A federal judge in New York ruled Saturday that Chad Wolf, the acting secretary of the Department of Homeland Security, could not suspend a program that shields from deportation people who were brought to the country illegally as children because he was not lawfully appointed.
Last July, Wolf wrote a memo launching a review of the Deferred Action for Childhood Arrivals (DACA) program. In addition to rejecting new applications during that time, his agency would allow current participants to renew their status and work permits for only one year instead of the previous two-year periods.
However, U.S. District Judge Nicholas Garaufis ruled Saturday that "DHS failed to follow the order of succession as it was lawfully designated. Therefore, the actions taken by purported Acting Secretaries, who were not properly in their roles according to the lawful order of succession, were taken without legal authority."
Garaufis cited a Government Accountability Office report to Congress in August that found that Wolf and his acting deputy, Ken Cuccinelli, were improperly serving and ineligible to run the agency under the Vacancies Reform Act.
Karen Tumlin, an attorney who represented a plaintiff in one of two lawsuits that challenged Wolf's authority, told the Associated Press the ruling was "another win for DACA recipients and those who have been waiting years to apply for the program for the first time."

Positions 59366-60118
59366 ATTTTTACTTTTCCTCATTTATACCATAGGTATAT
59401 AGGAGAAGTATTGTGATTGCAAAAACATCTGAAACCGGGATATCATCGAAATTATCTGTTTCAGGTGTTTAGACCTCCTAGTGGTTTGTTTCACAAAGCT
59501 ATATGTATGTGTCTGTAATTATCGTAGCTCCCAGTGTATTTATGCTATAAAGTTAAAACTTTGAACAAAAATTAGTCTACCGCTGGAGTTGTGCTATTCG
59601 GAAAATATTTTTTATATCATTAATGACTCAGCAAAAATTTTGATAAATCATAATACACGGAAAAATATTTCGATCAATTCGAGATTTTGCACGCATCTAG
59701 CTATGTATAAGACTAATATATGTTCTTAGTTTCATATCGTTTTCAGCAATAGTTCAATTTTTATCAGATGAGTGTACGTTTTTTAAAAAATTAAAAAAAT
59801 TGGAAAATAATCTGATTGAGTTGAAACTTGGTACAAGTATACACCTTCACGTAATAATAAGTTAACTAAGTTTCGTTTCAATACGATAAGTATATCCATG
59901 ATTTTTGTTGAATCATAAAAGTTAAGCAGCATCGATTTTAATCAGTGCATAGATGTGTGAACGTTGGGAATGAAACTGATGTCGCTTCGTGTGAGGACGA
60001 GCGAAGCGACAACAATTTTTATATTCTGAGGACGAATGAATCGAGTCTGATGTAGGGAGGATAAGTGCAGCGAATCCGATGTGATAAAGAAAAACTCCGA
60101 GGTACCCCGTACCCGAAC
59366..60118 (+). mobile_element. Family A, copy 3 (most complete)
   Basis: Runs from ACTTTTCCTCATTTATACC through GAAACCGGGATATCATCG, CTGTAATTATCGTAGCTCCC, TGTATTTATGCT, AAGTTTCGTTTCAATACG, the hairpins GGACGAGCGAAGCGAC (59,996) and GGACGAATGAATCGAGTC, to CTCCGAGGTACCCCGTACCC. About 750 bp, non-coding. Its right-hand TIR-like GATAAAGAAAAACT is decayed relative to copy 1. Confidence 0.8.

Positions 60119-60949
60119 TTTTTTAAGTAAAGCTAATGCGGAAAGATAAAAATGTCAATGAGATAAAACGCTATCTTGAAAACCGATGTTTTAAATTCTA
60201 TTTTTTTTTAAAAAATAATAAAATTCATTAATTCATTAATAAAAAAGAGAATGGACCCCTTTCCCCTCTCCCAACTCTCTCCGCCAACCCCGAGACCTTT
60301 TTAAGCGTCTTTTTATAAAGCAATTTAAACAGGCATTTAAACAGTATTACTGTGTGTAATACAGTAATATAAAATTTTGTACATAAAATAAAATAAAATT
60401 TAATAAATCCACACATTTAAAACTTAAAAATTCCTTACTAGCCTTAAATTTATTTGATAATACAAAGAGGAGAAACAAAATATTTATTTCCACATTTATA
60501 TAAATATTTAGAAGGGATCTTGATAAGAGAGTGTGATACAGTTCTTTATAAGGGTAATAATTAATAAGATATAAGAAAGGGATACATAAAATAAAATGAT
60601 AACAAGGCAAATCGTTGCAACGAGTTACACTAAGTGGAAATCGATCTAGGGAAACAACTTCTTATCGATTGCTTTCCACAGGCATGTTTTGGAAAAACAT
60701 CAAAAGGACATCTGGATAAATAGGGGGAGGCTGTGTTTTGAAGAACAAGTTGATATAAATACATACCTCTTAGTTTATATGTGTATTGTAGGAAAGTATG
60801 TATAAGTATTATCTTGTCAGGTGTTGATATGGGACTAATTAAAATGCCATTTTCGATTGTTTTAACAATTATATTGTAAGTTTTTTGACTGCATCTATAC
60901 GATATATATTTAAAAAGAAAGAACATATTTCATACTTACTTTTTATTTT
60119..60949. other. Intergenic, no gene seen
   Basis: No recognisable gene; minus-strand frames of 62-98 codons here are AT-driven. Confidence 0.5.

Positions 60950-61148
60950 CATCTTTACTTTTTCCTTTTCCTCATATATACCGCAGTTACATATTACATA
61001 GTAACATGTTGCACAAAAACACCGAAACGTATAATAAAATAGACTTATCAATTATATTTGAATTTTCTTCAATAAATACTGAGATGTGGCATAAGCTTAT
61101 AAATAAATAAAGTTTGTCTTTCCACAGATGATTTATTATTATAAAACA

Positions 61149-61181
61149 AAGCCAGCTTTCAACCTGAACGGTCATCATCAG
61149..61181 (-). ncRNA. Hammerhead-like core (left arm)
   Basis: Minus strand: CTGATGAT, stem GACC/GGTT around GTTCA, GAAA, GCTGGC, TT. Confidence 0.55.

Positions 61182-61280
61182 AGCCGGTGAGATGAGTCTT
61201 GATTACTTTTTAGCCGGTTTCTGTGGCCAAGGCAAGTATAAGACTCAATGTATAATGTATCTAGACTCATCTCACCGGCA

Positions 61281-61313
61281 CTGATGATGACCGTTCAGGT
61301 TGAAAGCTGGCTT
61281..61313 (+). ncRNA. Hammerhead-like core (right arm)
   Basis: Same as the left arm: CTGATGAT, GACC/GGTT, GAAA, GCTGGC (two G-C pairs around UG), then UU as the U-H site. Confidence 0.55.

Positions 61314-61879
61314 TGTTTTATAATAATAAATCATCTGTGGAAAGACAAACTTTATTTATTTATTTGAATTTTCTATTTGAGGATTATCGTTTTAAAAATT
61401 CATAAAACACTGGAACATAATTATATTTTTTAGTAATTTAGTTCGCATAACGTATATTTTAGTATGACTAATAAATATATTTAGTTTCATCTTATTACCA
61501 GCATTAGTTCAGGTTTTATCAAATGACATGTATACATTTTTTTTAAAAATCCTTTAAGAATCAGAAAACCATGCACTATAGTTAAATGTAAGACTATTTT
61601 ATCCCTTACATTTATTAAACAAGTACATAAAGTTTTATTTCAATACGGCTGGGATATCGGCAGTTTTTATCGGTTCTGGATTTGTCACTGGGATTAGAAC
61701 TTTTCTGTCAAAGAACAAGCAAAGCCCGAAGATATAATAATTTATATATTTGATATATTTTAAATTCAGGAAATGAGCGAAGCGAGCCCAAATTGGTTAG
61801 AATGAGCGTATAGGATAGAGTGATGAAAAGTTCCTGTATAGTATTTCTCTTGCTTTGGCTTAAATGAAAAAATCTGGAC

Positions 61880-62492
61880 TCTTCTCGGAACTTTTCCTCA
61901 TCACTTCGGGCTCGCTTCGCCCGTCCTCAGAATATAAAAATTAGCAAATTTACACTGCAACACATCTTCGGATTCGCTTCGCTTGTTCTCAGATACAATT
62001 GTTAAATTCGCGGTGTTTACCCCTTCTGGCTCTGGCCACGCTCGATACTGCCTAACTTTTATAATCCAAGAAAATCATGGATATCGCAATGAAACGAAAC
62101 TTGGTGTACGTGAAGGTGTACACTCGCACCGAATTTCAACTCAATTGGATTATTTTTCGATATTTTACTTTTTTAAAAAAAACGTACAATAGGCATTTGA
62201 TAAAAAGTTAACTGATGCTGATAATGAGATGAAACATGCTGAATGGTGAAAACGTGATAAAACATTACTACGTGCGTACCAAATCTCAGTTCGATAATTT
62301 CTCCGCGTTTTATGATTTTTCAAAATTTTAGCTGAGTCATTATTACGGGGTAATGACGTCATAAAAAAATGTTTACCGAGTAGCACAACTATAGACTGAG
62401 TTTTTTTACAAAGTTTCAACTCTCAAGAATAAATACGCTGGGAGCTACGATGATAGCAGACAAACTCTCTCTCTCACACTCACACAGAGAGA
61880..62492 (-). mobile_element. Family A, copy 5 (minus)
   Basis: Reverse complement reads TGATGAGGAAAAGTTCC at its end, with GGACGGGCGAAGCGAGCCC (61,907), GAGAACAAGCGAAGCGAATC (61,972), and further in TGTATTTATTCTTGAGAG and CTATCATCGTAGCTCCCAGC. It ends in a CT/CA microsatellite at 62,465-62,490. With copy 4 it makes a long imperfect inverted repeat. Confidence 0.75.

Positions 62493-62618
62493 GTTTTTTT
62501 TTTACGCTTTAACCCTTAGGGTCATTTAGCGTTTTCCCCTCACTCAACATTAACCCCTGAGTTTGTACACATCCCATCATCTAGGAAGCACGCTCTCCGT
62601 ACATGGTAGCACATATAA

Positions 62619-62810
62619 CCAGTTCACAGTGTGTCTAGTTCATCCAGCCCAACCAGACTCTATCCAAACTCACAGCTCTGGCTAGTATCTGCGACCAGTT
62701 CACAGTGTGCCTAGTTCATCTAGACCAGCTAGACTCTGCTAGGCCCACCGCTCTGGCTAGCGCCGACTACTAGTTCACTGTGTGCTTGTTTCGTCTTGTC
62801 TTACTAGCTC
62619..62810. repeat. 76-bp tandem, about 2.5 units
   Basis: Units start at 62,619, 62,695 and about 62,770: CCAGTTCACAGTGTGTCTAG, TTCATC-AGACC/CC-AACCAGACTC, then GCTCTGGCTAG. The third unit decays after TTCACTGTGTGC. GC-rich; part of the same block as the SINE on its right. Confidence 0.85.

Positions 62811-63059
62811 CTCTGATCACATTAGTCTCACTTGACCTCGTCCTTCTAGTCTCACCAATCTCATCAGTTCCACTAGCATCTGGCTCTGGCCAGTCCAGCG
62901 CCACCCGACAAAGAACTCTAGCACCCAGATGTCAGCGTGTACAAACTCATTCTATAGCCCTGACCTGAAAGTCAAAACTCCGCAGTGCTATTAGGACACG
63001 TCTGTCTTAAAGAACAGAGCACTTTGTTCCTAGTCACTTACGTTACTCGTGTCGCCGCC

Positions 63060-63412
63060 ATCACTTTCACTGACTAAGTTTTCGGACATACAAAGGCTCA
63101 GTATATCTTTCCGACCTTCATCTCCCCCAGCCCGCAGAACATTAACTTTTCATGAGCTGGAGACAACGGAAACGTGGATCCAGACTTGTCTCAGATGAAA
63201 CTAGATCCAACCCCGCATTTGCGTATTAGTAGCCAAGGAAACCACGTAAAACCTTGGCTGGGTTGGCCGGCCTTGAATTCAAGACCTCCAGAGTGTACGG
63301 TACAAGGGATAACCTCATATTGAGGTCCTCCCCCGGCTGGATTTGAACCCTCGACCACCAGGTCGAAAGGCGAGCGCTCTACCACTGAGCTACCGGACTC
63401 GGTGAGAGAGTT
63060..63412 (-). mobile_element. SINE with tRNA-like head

DHS did not immediately respond to a request for comment on the ruling, the AP said.
Effort to end program
President Donald Trump tried to end the DACA program that was enacted in 2012 by his predecessor, President Barack Obama, but the Supreme Court ruled in June that the Trump administration did not follow proper procedures in shutting it down.
There are more than 650,000 people who are part of DACA. To qualify, they had to have come to the United States before their 16th birthday, been in the country continuously since mid-2007, be under age 31 in mid-2012, have no felony or significant misdemeanor convictions, pose no national security threat, and either have either a high school diploma, be enrolled in school or have a record of service in the U.S. military.
The Obama administration argued that those who qualified were people who lacked a legal immigration status through no fault of their own, in many cases knew only the United States as home and were contributing to the country.
Obama called the program a “stopgap” measure meant to protect the immigrants from deportation and urged Congress to enact fixes to what he called a “broken immigration system.”
Wolf noted in his memo that Congress has not taken any action on the issue and said there has arguably been “more than sufficient time to consider affording permanent status or immigration relief to the class of aliens covered by the policy.”
President-elect Joe Biden, who served as Obama’s vice president, said he would protect the group of immigrants nicknamed “Dreamers” and give them and other undocumented immigrants in the United States a pathway to citizenship.